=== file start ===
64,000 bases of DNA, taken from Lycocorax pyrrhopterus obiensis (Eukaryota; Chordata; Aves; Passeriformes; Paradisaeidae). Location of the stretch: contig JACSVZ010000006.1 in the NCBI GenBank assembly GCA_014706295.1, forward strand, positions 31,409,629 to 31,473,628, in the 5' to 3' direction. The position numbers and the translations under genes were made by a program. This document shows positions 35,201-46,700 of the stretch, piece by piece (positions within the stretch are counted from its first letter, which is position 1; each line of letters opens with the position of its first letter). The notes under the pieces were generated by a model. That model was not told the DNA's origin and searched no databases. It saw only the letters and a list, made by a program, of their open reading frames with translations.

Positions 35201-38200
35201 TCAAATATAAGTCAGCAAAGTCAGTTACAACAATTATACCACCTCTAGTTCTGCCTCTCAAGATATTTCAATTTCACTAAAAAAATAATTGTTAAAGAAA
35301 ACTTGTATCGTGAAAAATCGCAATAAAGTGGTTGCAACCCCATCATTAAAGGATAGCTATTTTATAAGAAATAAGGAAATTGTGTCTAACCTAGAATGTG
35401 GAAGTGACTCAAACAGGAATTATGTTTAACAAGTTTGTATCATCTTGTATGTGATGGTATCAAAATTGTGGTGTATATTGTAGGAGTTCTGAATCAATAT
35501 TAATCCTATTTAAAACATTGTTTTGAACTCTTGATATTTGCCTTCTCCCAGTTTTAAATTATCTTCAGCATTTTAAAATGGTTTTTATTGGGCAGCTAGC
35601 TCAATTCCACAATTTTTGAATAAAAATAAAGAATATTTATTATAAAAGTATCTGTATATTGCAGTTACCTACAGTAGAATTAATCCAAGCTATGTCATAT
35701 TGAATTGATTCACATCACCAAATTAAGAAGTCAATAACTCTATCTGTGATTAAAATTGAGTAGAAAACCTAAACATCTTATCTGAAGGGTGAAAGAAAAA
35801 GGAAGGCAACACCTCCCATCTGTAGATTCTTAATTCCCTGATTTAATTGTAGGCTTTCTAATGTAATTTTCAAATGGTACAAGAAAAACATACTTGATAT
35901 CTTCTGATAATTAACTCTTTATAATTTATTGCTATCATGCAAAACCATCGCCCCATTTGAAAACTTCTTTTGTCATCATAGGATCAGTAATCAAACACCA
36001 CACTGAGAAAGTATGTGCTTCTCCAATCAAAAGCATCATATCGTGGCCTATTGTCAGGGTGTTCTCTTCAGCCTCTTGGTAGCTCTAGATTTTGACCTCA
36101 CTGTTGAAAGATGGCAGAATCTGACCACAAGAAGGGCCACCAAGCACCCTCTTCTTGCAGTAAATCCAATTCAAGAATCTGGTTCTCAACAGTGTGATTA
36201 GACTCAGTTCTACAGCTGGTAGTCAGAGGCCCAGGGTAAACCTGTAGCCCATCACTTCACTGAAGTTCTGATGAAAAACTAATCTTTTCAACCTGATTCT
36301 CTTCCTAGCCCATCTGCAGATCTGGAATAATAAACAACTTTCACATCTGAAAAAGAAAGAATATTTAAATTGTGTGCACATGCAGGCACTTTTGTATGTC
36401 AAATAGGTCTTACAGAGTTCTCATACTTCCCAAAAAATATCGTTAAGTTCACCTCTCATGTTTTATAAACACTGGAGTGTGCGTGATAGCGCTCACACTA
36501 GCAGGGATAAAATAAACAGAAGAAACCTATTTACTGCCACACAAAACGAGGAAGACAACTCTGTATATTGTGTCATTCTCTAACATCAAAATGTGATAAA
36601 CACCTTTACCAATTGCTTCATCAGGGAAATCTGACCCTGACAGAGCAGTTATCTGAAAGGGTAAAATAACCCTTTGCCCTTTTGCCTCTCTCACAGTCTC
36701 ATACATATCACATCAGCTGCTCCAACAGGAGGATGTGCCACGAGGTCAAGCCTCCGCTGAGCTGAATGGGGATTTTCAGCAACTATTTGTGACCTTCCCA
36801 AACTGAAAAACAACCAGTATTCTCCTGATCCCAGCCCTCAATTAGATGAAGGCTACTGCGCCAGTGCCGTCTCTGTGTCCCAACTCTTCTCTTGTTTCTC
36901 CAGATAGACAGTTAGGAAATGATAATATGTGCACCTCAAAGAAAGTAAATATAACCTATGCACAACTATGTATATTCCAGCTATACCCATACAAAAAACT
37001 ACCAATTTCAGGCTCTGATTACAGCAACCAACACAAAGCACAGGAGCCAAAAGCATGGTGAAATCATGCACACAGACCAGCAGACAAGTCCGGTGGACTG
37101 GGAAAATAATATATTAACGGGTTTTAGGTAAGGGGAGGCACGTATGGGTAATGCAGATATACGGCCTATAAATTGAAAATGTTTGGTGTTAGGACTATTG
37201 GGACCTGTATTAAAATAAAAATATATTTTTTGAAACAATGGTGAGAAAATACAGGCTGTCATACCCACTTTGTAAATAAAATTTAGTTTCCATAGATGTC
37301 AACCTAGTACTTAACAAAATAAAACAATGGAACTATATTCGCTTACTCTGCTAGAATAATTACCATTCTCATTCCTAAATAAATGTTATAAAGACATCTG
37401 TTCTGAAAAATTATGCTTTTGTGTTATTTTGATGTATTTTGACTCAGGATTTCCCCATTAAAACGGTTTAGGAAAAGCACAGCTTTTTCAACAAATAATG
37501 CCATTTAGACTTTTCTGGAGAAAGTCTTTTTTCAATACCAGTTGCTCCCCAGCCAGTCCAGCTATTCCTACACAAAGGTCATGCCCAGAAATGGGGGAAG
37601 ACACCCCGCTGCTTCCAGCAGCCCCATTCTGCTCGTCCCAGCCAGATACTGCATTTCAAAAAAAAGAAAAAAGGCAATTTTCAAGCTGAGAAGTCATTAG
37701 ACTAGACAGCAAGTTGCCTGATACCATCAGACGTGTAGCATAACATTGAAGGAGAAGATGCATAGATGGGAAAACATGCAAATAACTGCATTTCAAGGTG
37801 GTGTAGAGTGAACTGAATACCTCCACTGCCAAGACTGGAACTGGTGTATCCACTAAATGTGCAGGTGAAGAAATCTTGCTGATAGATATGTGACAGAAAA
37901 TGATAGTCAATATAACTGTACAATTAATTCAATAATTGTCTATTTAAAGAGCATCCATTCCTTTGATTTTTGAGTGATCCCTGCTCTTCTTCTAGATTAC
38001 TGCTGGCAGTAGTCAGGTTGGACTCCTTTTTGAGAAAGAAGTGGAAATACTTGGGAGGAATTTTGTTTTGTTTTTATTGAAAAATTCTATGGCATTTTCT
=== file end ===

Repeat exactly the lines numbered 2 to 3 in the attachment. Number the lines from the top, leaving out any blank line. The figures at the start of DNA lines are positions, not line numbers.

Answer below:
Positions 35201-38200
35201 TCAAATATAAGTCAGCAAAGTCAGTTACAACAATTATACCACCTCTAGTTCTGCCTCTCAAGATATTTCAATTTCACTAAAAAAATAATTGTTAAAGAAA